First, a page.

Ultracold atoms in a honeycomb optical lattice
In this experiment, we use ultracold atoms in a graphene-like honeycomb lattice to realize a clean and highly tunable system in which to probe topological effects that are difficult to study in solid state systems.
Our setup includes Potassium an Rubidium, such that we can work with bosons or fermions and have readily accessible Feshbach resonances. In our setup, we first cool the atoms in a 2D-MOT. The atoms are then further cooled in a 3D MOT before being magnetically transported to the science cell. Here, we reach quantum degeneracy through forced evaporation first in an optically plugged quadrupole trap, followed by further evaporation in a crossed dipole trap. The atoms are then loaded into the honeycomb lattice, which is created by superimposing three blue-detuned running waves at 120 degree angles to each other (arrows). The atoms are loaded into the minima (blue) of this potential landscape and can quantum-mechanically tunnel between them. One possible position is illustrated by the small sphere.The resulting band structure mimics that of graphene, with Dirac cones located at the corners of the Brillouin zone.
An Aharonov-Bohm interferometer for determining Bloch band topology
The energy band in a solid is characterized not only by its dispersion relation, but also by its geometric and topological properties, which are fundamental for a wide range of many-body phenomena in condensed matter, such as the integer quantum Hall effect. We have recently implemented a new type of atom interferometry in order to study the Berry curvature of the lowest band of the graphene like band structure.
In an Aharonov-Bohm interferometer, a magnetic field confined to the interior of a solenoid affects the behavior of electrons outside it, shifting the phase of their wave-like interference although they never directly encounter the magnetic field. This classic experiment is a striking demonstration of the non-local character of quantum mechanics. In the Berry-flux interferometer implemented in our work, a conical intersection of energy levels—known as a Dirac cone—plays the role of the solenoid in the interferometer. Even though the graphene bands are characterized by a vanishing Chern number, the individual Dirac points located at the corners of the Brillouin zone are still topologically interesting. We have studied the geometric properties of this band structure using interferometry with a BEC of 87Rb, which allows for a momentum-resolved probe.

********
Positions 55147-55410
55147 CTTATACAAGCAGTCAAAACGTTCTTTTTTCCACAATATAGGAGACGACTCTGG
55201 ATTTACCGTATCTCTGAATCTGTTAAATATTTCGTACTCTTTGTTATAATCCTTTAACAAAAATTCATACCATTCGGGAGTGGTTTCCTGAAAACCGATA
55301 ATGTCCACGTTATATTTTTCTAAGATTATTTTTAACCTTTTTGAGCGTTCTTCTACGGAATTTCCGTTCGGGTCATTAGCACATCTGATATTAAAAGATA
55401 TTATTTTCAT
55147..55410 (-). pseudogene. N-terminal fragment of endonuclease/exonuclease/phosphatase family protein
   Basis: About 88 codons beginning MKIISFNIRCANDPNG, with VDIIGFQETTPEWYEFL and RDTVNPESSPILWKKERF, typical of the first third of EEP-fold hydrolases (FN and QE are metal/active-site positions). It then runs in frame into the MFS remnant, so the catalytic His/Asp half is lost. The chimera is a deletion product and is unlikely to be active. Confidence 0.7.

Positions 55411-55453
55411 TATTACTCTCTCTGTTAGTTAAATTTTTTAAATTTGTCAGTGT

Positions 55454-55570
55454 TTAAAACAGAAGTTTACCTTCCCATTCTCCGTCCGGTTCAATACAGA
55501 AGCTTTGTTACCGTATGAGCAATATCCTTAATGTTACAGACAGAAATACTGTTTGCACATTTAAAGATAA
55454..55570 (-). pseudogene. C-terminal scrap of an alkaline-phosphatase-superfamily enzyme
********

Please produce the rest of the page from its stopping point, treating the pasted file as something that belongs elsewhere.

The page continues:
Bloch state tomography using Wilson lines
The geometric and topological structure of energy bands play an important role in modern condensed matter physics but are difficult to experimentally access. Using ultracold bosons in a honeycomb lattice, we demonstrate a straight-forward method that can be used to both reconstruct the Bloch states at every quasimomentum and determine the topological invariants of the bands. Our method is based on using strong-force dynamics to realize a system that can be described by Wilson lines.
Interaction dependent heating and atom loss in a periodically driven optical lattice.
The periodic driving of optical lattices has become a versatile tool to create novel band structures not realizable in static lattice systems. However, especially interacting bosonic systems often suffer from strong heating which impairs the observation of the physical properties of the created system. In order to find strategies to avoid this heating in future experiments, one first has to identify the underlying heating mechanisms. To this end we studied interaction dependent loss rates of bosonic atoms in a periodically driven one-dimensional optical lattice. We identified a variety of intra- and interband resonant scattering processes that depend on both the scattering length and the driving strength. We find that heating rates are dramatically reduced when shaking with a frequency larger than the trap depth.
In this regime scattered particles can leave the trap before dissipating their energy into the system. As the identified scattering processes rely on at least one weakly confined transverse direction, one powerful strategy to reduce heating even further might be the implementation of shaking in a three-dimensional lattice structure.